Jack Turner, Mail Carrier

by

Duane Olson

Senior High Division

 

"Hello, is anyone home?" yelled Jack. Its surecold in here he thought. There was no answer so he yelled again, "Isanybody home?"

Faintly a voice came from upstairs, "Yes, will youplease start a fire, I'm too sick to come down."

"Where's your husband?" asked Jack.

"Gone," answered the lady.

Jack started a fire in the large range that was in thehouse. He waited until it burned down to hot coals and then left to finishhis mail route. This is just one example of the many times Jack helped peoplewhile on his route.

Jack Turner was born on July 28, 1889. He was born on afarm near Joe River in St. Vincent Township. Eleven years before this, in1878, his father came and settled along the Joe River. There, he marriedand had three children, two boys and a girl. Shortly after the birth ofthe girl, Jack's father's first wife and his daughter became ill. He tookthem back to Redwing, Minnesota, but she and the baby died there. Then,his father married the woman who was to become Jack's mother.(1)

Jack's boyhood was like that of any other farm boy. This,in 1913, at the age of 24, he was married to Marion (Anne) Kothe. (2)

They had 5 children: Lester, Flora, Gorden, Dale and Ray.In 1966, Lester died of a heart attack.

On December 2, 1918, Jack got a job as a rural mail carrier.The mail would come to Noyes by train and it was then brought over to St.Vincent. Then it was Jack's job to get it to all the people living in therural areas in St. Vincent Township. His route covered 30 miles. He wouldfirst go out as far as the Clow Township line, then double back and go upthe Red River.

He used about every way possible of carrying mail. He wouldsometimes use a horse and buggy; sometimes he would ride horseback; sometimeshe had to walk; and sometimes he used a Model T Ford. During times of flooding,he would take a car to a boat and cross the flooded over lake with a boat.There he would have another car and he would deliver the mail. Sometimes,during floods (1948 and 1950 especially), he would have to go 80 miles tocomplete a 30 mile route. In the winter during the 1930's, 40's, and upinto the 50's, he would sometimes use a snowmobile. It was much differentfrom the snowmobiles today though. It was much bigger, heavier, and builtfor power not speed. With it, Jack could make a track so solid and widethat people could drive their cars on it. (3)

Jack can recall many experiences of when he helped peopleon his route, I mentioned one in my introduction, but it would take a bookto write them all, so I'll just mention a couple of them.

One time during a blizzard when it was blowing quite hard,he went to some people's house in the country. He came into their yard andnoticed a fire up in the chimney. The people had put paper in their stoveand the flames were leaping 6 feet above the chimney; he tied his team ofhorses up to a tree and ran into the house and asked if they had a ladder.

"Yes," they answered.

"Well you had better show me where it is quick,"said Jack.

They got it and by the time they got up to the roof theshingles were on fire. They extinguished the fire with water, but if itwasn't for Jack that whole house probably would have gone up in flames.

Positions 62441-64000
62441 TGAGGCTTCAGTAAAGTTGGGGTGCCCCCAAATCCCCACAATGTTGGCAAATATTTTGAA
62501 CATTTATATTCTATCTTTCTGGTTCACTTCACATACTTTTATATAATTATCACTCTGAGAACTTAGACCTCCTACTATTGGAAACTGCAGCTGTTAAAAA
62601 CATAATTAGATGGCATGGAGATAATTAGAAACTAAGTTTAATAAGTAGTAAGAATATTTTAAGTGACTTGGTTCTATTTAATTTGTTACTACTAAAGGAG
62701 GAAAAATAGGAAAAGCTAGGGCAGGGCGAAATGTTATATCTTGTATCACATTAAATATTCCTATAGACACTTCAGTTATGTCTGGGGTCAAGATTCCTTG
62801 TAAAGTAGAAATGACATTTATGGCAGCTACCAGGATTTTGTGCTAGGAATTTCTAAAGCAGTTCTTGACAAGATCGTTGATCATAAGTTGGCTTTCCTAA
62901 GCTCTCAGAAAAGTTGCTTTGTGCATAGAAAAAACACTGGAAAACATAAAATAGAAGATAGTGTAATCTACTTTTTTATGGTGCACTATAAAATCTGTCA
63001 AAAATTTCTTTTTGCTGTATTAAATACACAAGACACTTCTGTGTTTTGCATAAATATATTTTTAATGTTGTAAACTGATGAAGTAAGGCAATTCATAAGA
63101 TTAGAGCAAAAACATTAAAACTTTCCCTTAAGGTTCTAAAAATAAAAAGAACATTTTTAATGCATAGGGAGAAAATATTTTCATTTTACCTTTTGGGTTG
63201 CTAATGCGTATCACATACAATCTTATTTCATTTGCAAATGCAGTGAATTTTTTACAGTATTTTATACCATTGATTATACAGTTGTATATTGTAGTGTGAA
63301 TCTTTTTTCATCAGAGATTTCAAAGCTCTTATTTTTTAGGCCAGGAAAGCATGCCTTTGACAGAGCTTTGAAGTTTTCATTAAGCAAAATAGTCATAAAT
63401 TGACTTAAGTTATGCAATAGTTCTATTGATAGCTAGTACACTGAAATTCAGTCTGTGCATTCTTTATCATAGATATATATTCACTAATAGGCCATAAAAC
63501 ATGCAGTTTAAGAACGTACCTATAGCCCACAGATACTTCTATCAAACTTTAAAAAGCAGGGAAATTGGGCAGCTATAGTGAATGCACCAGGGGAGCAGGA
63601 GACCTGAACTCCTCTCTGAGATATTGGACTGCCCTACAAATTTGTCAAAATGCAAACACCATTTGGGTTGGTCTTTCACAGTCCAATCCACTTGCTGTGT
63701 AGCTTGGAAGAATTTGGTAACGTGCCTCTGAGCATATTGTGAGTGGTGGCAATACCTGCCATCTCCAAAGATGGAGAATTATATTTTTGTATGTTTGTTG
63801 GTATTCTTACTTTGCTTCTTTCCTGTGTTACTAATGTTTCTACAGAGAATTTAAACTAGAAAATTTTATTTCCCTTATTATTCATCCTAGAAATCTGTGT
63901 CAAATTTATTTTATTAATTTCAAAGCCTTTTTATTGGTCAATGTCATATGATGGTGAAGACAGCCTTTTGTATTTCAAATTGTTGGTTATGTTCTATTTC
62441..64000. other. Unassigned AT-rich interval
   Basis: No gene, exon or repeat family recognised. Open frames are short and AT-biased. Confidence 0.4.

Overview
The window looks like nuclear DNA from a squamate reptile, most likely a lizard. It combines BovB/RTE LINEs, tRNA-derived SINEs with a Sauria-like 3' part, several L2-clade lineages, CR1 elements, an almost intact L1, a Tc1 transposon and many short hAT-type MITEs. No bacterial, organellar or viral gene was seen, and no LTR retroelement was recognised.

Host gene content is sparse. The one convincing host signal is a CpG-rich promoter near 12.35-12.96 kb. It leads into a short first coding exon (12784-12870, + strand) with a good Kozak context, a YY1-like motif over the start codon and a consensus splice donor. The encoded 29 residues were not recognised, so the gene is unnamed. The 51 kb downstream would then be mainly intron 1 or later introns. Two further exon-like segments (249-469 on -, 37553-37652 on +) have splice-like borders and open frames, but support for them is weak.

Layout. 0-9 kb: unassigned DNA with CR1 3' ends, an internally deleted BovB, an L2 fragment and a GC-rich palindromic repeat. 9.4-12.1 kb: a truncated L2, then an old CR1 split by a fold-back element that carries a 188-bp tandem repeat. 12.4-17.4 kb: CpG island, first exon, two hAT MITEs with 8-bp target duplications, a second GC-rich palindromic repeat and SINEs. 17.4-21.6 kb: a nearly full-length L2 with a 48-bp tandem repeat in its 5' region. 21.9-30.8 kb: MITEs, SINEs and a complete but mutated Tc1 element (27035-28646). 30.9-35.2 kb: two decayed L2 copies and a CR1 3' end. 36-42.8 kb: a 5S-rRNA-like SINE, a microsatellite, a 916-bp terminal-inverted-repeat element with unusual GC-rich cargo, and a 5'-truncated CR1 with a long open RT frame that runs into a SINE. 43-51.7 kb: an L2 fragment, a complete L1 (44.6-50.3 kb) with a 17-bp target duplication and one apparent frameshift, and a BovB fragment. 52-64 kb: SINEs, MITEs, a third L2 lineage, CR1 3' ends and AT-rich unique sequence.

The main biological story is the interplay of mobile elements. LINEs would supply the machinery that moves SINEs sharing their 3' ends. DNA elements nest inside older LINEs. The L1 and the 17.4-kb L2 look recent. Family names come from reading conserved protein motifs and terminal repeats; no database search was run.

Another time at about 5 o'clock in the evening, Jack wason his route and he came into the old train depot in St. Vincent. This depotwas also used as a custom office because at that time St. Vincent was thecounty seat. The depot agent was just closing up. Jack came in and noticedthat the south side of the building was all in flames. What had happenedwas that the agent had put some papers in the stove and they had come upthe chimney and landed on the roof and started part of the roof ablaze.Jack tied his team up and ran into the depot. He told the agent the situationand they went to work to pout out the fire. At the depot, they always hadbarrels of water with salt in it in case of a fire because saltwater wouldn'tfreeze in the cold weather. The fire had burned a hole through the roofand into the attic so Jack got up on the roof and threw the salt water onthe fire. Some people from inside the building had gotten up to the atticfrom the inside and they also helped extinguish the fire, but if it wasn'tfor Jack this whole big depot probably would have burned down.

Jack can also remember two different occasions when hedidn't make it home during a blizzard and he had to stay out with very littleshelter or protection all night.

One of Jack's favorite sports was hunting. He loved tohunt and although he usually carried a gun while on his route he never didany serious hunting then, but he did kill many foxes that wandered too closeto the road while he was on his route.

Jack retired from mail carrier in 1959, making his servicea total of 40 years, 5 months, and 23 days. Through all this time he haskept the old saying, in fact, he might have even the made the old saying:neither rain nor snow nor oncoming night may keep the postman from doinghis duties -- the mail must go through.

(1) Jack Turner, St. Vincent, MN, Interview, January 21,1975

(2) Ibid

Bibliography

Turner, Jack and Marion, St. Vincent, MN, Interviewed,January 21, 1975

 

Turner, Jack and Marion, St. Vincent, MN, Interviewed,January 21, 1975